The Indigenous State
Free

The Indigenous State

By Nancy Postero
Free
Book Description

In 2005, Bolivians elected their first indigenous president, Evo Morales. Ushering in a new “democratic cultural revolution,” Morales promised to overturn neoliberalism and inaugurate a new decolonized society. In this perceptive new book, Nancy Postero examines the successes and failures that have followed in the ten years since Morales’s election. While the Morales government has made many changes that have benefited Bolivia’s majority indigenous population, it has also consolidated power and reinforced extractivist development models. In the process, indigeneity has been transformed from a site of emancipatory politics to a site of liberal nationstate building. By carefully tracing the political origins and practices of decolonization among activists, government administrators, and ordinary citizens, Postero makes an important contribution to our understanding of the meaning and impact of Bolivia’s indigenous state.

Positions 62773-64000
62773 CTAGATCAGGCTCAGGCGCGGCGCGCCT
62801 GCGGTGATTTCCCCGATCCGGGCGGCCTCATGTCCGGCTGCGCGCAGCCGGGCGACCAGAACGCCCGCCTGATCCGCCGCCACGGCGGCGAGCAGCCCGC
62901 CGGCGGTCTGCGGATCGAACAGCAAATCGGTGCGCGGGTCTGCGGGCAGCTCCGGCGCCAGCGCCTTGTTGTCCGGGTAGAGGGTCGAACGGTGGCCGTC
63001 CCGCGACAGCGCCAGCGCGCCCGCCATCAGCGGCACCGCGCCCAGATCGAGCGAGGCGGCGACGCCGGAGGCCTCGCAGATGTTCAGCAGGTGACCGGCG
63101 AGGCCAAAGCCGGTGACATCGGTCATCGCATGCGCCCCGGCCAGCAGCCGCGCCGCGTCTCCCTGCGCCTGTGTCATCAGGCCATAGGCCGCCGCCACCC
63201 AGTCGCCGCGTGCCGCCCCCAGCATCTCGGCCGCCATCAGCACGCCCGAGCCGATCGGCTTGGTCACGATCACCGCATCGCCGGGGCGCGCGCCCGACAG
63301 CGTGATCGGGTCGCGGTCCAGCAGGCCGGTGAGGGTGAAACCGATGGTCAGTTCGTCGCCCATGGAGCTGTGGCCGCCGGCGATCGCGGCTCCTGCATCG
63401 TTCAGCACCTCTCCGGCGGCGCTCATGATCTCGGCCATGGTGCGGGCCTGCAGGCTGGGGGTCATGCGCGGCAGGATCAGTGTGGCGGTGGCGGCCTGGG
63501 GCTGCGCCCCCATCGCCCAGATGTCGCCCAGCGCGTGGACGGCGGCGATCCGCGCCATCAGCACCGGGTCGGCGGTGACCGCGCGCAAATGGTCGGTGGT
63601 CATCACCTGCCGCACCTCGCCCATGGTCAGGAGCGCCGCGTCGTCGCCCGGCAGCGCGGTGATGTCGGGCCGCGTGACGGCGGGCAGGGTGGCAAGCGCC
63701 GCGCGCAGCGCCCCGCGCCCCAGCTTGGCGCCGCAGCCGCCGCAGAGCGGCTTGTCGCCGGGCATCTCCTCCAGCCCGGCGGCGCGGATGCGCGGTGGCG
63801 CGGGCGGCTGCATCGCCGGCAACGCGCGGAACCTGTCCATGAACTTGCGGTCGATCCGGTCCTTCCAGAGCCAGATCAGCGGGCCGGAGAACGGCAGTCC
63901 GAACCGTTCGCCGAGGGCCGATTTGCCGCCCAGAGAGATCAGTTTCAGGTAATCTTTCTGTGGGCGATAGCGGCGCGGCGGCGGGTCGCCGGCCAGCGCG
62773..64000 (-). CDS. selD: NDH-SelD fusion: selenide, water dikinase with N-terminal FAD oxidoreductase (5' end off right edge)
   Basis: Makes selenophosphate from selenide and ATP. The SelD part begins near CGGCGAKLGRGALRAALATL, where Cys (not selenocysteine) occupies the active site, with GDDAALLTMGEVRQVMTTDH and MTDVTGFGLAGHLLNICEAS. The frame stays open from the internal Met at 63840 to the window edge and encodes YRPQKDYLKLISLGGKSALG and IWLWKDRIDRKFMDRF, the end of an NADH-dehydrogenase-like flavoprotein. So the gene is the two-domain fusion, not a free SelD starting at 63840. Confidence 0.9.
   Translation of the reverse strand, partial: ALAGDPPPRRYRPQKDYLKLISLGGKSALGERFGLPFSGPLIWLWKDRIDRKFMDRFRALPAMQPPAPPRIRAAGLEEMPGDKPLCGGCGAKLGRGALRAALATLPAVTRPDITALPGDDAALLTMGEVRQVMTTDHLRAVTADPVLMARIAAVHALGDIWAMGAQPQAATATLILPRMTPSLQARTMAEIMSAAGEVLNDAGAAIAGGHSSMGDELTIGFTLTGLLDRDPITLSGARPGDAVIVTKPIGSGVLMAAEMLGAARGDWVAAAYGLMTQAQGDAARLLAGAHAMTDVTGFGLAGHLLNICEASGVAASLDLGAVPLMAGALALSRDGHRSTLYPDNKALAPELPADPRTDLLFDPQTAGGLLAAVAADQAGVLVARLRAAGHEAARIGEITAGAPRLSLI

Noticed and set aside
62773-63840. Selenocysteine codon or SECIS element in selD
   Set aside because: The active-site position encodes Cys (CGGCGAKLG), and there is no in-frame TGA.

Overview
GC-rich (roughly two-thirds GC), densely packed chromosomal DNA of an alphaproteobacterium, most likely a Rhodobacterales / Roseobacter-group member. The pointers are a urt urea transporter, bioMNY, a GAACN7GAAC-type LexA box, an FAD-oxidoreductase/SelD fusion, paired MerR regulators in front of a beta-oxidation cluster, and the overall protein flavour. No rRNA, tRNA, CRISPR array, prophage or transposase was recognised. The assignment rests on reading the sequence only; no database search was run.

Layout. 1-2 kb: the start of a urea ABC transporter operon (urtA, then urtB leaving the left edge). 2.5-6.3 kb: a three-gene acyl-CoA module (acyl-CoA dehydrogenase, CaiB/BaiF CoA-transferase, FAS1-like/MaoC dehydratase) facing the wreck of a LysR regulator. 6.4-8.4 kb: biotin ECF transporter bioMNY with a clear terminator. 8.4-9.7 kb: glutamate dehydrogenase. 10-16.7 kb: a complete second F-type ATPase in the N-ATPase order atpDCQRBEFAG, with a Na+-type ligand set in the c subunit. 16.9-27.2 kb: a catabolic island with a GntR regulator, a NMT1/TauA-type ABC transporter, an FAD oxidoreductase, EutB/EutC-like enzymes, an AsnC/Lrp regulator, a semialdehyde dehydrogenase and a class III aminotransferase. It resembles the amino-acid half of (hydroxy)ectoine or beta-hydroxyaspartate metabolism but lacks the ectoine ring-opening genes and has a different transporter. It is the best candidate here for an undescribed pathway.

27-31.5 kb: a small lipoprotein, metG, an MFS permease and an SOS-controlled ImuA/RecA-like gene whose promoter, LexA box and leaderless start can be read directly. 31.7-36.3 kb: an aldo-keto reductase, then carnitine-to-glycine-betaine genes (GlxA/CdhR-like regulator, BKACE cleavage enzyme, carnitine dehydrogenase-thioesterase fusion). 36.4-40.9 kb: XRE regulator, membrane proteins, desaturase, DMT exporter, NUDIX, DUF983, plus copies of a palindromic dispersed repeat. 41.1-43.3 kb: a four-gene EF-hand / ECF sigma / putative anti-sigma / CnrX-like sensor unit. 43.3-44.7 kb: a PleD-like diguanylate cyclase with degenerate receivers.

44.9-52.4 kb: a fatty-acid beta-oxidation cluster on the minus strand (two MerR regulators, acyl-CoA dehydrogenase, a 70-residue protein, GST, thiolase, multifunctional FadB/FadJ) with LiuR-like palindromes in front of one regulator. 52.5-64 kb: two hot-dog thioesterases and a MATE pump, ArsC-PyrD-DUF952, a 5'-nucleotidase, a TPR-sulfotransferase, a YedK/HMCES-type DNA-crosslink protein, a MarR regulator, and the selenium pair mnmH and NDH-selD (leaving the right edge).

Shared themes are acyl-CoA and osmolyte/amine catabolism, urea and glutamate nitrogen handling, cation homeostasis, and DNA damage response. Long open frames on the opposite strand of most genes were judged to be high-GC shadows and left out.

“Provides multiple new insights into the Bolivian state in the time of President Evo Morales. It is a must-read for scholars and students interested in the recent political and cultural history of the country.” JOHN ANDREW MCNEISH, Professor of International Development and Environmental Studies, Norwegian University of Life Sciences

NANCY POSTERO is Associate Professor of Anthropology at the University of California,San Diego. She is the author of Now We Are Citizens: Indigenous Politics in Post-Multicultural Bolivia.

Table of Contents
  • Cover
  • Title
  • Copyright
  • Contents
  • List of Figures
  • Acknowledgments
  • Introduction: The “Cultural Democratic Revolution” of Evo Morales
  • PART ONE. REFOUNDING THE STATE
  • 1. The Emergence of Indigenous Nationalism in Bolivia: Social Movements and the MAS State
  • 2. The Constituent Assembly: Challenges to Liberalism
  • 3. Wedding the Nation: Spectacle and Political Performance
  • PART TWO. DEVELOPMENT AND DECOLONIZATION
  • 4. Living Well? The Battle for National Development
  • 5. Race and Racism in the New Bolivia
  • 6. From Indigeneity to Economic Liberation
  • 7. Charagua’s Struggle for Indigenous Autonomy
  • Conclusion: Between Politics and Policing
  • Notes
  • Credits for Previously Published Materials
  • References
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